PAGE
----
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PROCEEDINGS OF THE WORKSHOP OF POWER SECTOR REFORM: PROCESS AND IMPLEMENTATION EXPERIENCES IN SUB-SAHARAN AFRICA, ACCRA, GHANA
Stephen Karekezi and Donella Mutiso
Power sector institutions in Africa are characterized by inability to
provide adequate levels of electricity services to the majority of the region's
population especially to the rural poor.
In Uganda, Tanzania and
Kenya, only about 6.6%, 7% and 11% respectively of the total population has
access to electricity. In the
Democratic Republic of Congo (formerly Zaire), only 5% of the population
benefits from electricity supply. Provision
of electricity is largely confined to the privileged urban middle and upper
income groups. For instance, in
Botswana 20% of the urban population and 3% of the rural areas have access to
electricity. Most African utilities
routinely record unsatisfactory technical and financial performance which
compares poorly with their counterparts in other developing countries in Latin
America and South East Asia. Poor
technical and financial performance is a common characteristic in almost all
African utilities irrespective of the management team that is in charge.
This could be an indication of institutional deficiencies rather than
only the more conventional problems of inadequate technical expertise and poor
While Africa's energy sector has performed well below the standards of
other less developed continents such as Asia and Latin America, the continent
posses enormous untapped energy potential.
For instance, Africa has substantial hydropower potential but less than
4% has been harnessed. Africa has
an estimated proven geothermal potential of 9,000 MW and only approximately 45
MW has been exploited. Africa has a
great deal of untapped energy which if adequately tapped or exploited could help
meet the growing energy demand as well as improve Africa's economic growth rate.
Traditionally, public power utilities in Africa are monopolies.
There is a debate about how far this can account for the undeniable
under-performance in the delivery of energy services, compounded by the
substantial financial losses notched up by public power utilities.
It also appears that the highly centralized electricity industry
constitutes an important barrier to the growth of more successful,
cost-effective and sustainable decentralized power sector institutions.
The structural nature of the problems facing the power sector in Africa
is now a priority issue for Governments, bilateral donor agencies and
multilateral development banks and efforts to either implement or contemplate
fundamental and far-reaching reforms of the power sector are now underway in
most SSA countries through the now ubiquitous Structural Adjustment Programs (SAPs).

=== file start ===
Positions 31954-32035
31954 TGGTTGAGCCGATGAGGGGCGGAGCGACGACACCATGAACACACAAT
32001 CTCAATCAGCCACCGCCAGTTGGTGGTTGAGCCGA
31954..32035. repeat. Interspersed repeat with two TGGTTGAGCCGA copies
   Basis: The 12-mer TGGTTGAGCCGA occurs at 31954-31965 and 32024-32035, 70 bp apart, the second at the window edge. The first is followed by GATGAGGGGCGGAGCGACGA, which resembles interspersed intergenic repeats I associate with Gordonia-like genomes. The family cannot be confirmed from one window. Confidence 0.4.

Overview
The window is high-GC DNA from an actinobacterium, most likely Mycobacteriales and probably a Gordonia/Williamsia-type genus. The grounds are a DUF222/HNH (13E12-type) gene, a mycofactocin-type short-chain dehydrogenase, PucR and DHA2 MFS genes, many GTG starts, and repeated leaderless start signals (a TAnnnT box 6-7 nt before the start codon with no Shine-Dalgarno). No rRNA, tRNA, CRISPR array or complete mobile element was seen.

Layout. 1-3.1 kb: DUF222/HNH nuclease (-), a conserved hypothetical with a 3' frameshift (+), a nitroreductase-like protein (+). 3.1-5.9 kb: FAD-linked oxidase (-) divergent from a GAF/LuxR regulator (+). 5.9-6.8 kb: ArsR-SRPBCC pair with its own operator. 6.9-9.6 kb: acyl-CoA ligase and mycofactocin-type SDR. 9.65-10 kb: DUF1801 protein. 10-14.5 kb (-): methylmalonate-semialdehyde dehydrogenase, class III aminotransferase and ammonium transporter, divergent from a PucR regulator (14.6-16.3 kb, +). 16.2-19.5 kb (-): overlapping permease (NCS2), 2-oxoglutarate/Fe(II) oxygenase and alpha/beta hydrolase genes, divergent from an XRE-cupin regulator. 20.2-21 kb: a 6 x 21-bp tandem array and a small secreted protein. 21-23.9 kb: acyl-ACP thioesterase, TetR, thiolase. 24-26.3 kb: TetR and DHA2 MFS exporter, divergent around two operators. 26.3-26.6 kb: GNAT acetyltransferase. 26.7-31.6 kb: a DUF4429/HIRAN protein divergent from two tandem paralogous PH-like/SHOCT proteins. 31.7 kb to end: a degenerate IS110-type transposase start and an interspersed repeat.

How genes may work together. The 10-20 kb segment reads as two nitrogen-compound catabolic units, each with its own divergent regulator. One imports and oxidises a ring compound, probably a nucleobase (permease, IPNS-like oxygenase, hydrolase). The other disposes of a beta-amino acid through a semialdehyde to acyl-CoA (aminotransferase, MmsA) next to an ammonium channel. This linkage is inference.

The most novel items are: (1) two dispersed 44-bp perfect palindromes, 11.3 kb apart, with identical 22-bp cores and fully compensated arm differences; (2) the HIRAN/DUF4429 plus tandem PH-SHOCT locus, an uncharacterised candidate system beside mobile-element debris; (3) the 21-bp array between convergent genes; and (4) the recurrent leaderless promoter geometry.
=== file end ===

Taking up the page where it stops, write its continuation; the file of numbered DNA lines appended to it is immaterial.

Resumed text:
The process of structural adjustment involves, among others, economic
liberalization that calls for freeing the market from state control and
divestiture of public ownership in areas where the private sector is said to
have a comparative advantage. This
is expected to lead to restructuring and privatization of the power sector which
will require substantial inflows of private capital, professional and skilled
manpower as well as technology (a prerequisite for the success of this process).
The private sector is expected to mobilize those resources from domestic
and foreign sources. On the
other hand, some opponents of restructuring and privatization, argue that this
could have negative implications for low income groups and rural communities and
on strategic and national security issues of the power sector.
Some analysts question whether some of these reform processes that have
been implemented in countries with big power systems (with capacities ranging
between 10,000 to 50,000 MW) are suitable for African countries, most of which
have relatively small systems. Whether
African countries can handle the regulation and co-ordination that comes with
these systems is still another questionable issue.
The main objective of this Workshop was to bring together representatives
(energy policy-makers and researchers/analysts) from countries which have
implemented some power sector reforms in Africa and those considering initiating
the process of reform, to share their experiences and see how Africa can
optimally utilize its immense power resources and how the sector can operate
more efficiently. The Conference
brought together participants from Uganda, Kenya, Cote d’Ivoire, Ghana,
Burkina Faso, Denmark, Zimbabwe and Mauritius.
A large number of utility representatives attended the meeting.
Utilities represented in the meeting included the following:-
Corporation of Ghana (ECG) - the second largest utility in Ghana that is in
charge of distribution in the central and southern regions of Ghana
Electrique de la Cote d’Ivoire (EECI) one the countries two principal
Electrification Department (NED) - a subsidiary of VRA, that is in charge of
electrification in Northern Ghana
- Volta River
Authority (VRA), Ghana - the country’s largest utility
- Ghana National
Petroleum Corporation (GNPC) - Ghana’s main petroleum parastatal that is to
implement a major gas-fired IPP at Tano (coordinators of this project attended
Electricity Board (UEB)
Electricity Supply Authority (ZESA)
The Cote d’Ivoire and Ghana country case studies offered various lessons to be learnt by other countries, since they have already implemented far-reaching reforms in their power sectors. The two-day workshop also identified more workable, efficient and sustainable power sector structures for the different African countries.
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